For much of Dan Haren’s nine-year big-league career, he’s been overlooked. That’s really hard to do when you’re 6-foot-5 and weigh 215 pounds.
“I haven’t been in the spotlight because I’ve never played for teams that are high-profile like the [New York] Yankees or [Boston] Red Sox,’’ said Haren, a Southern California native who attended Bishop Amat High and later Pepperdine. “I was drafted by the [St. Louis] Cardinals, and they’re well-known, but I was a reliever and a part-time starter early in my career. Then I played in Oakland and Arizona. So it would be fair to say not a lot of people know who I am.”
This may have changed somewhat when Haren was traded by the Diamondbacks to the Angels last season. It was a year that included a career-best 235 innings, with 216 strikeouts, 54 walks and a 12-12 record.
A strike-thrower who can rush the baseball to the plate at 95 miles an hour, Haren was thrilled to come home and pitch before large crowds in Orange County.
Haren is currently 4-1 with a 1.23 earned-run average, and has pinpoint accuracy. In 44 innings, he has fanned 38 with seven walks.
The Angels’ pitching staff is deep and includes veterans Ervin Santana and Joel Pineiro, but Haren and Jered Weaver (6-0 with a 0.99 ERA) are at the top of the class.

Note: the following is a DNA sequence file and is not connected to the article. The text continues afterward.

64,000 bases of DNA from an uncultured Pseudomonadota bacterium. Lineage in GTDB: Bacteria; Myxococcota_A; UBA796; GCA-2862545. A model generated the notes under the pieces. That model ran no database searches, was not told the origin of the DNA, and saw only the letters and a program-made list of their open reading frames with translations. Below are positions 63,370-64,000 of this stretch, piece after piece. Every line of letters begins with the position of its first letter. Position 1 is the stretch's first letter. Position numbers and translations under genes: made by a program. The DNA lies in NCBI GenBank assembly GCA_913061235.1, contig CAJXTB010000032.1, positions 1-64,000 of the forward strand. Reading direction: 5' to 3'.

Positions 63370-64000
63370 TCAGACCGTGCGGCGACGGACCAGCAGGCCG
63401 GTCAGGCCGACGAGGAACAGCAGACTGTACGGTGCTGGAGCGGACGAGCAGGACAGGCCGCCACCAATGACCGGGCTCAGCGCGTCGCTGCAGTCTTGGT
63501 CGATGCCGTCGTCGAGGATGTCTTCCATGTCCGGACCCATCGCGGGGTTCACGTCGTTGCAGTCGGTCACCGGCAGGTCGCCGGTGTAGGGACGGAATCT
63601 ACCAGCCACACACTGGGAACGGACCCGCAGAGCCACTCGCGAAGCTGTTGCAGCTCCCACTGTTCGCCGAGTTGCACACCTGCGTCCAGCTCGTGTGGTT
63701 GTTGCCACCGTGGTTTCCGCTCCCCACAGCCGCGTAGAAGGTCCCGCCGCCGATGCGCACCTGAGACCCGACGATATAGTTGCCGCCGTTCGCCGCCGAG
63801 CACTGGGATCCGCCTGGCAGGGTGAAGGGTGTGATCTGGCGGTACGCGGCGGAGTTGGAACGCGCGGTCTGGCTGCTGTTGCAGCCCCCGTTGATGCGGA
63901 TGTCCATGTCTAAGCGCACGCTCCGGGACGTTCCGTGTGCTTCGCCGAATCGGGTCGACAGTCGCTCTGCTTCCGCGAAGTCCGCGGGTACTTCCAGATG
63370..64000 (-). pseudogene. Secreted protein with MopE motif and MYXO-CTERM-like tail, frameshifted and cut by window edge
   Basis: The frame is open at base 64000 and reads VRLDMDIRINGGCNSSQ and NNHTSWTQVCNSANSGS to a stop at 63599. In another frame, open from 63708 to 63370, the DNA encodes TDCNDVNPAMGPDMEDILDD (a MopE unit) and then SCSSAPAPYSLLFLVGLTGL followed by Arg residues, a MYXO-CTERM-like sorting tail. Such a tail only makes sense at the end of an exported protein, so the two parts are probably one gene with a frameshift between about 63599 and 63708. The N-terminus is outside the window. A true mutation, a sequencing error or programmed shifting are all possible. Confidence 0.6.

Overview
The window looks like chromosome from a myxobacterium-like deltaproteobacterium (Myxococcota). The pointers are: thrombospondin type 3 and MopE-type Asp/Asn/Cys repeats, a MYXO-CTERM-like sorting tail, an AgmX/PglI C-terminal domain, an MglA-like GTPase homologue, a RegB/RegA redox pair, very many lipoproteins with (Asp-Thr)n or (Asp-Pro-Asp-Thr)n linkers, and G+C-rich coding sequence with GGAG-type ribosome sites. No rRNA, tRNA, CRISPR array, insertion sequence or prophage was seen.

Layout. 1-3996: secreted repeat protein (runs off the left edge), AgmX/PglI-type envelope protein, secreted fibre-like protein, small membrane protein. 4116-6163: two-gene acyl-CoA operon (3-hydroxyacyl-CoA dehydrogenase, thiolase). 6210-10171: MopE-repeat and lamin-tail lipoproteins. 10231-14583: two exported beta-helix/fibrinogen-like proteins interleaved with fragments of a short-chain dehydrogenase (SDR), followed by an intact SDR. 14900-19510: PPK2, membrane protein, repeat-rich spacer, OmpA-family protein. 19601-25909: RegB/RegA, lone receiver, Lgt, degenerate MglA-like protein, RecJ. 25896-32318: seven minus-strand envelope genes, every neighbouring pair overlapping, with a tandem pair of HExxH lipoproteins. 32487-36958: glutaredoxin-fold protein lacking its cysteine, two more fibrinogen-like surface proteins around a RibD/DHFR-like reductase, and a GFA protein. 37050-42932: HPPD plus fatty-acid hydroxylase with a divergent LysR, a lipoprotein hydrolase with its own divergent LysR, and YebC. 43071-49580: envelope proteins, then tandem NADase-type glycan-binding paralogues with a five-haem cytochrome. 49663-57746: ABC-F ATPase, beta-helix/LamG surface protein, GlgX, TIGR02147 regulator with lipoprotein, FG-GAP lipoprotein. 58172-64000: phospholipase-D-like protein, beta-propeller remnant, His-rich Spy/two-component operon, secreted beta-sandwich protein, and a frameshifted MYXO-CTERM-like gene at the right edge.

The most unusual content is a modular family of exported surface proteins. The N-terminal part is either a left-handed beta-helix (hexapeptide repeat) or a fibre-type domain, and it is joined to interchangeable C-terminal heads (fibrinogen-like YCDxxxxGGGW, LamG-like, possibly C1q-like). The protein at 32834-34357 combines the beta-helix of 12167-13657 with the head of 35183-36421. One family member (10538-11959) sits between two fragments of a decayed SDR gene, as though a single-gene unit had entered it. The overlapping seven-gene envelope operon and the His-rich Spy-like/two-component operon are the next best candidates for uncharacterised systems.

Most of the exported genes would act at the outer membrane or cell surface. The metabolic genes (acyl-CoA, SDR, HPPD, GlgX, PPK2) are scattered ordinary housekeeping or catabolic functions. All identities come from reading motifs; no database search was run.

There are several effective pitching duos in the Junior Circuit, but it wouldn’t be a stretch to say Haren and Weaver, who paced the majors in strikeouts last season, are among the best.
The Angels are 16-12 and locked in a battle for the top spot in the AL West with the defending pennant-winning Texas Rangers.
Under Manager Mike Scioscia and owner Art Moreno, the Angels have become perennial contenders. Oddly, 2010 was a year to forget due in large measure to untimely injuries to first baseman Kendry Morales, and overall poor play.
Aside from Haren’s rookie season in 2003 when he worked just under 73 innings, and 2004 when he toiled in 46, he’s eclipsed 200 innings six straight times. That’s one reason why Haren’s been sought-after and now considered an elite pitcher.
Haren has worked six innings or better six times this season, and hasn’t allowed more than seven hits.
Haren owns a career mark of 95-75 with a 3.59 ERA, but what sets the right-hander apart is his control, fanning 1,289 with 331 walks.
Haren broke in with St. Louis where he compiled a 6-10 record, then posted consecutive 14-win seasons with Oakland in 2005 and 2006, before adding a 15-9 mark in 2007. Haren was shipped to Arizona and went 30-18 spanning 2008 and 2009.
Haren’s best outings this season include a complete-game, one-hit shutout with eight strikeouts and two walks versus the Cleveland Indians at home on April 12, a three-hit, one-run effort with five strikeouts and two walks against visiting Oakland on April 27, and a four-hit, one-run, six-strikeout performance with no walks against the Tampa Bay Rays at Tropicana Field on April 6.
Every start can’t be a gem, but if Haren is able to summon 20 to 25 quality starts, and fares average in the others, he’ll give the Angels a legitimate chance to win. That’s all anyone can ask.
Rick Assad has been a sportswriter for more than two decades. He has a political science degree from UCLA, a journalism degree from CSUN, and is a staff writer for diamondboxing.com, and is a columnist for socalboxing.wordpress.com. You may e-mail him at firstname.lastname@example.org.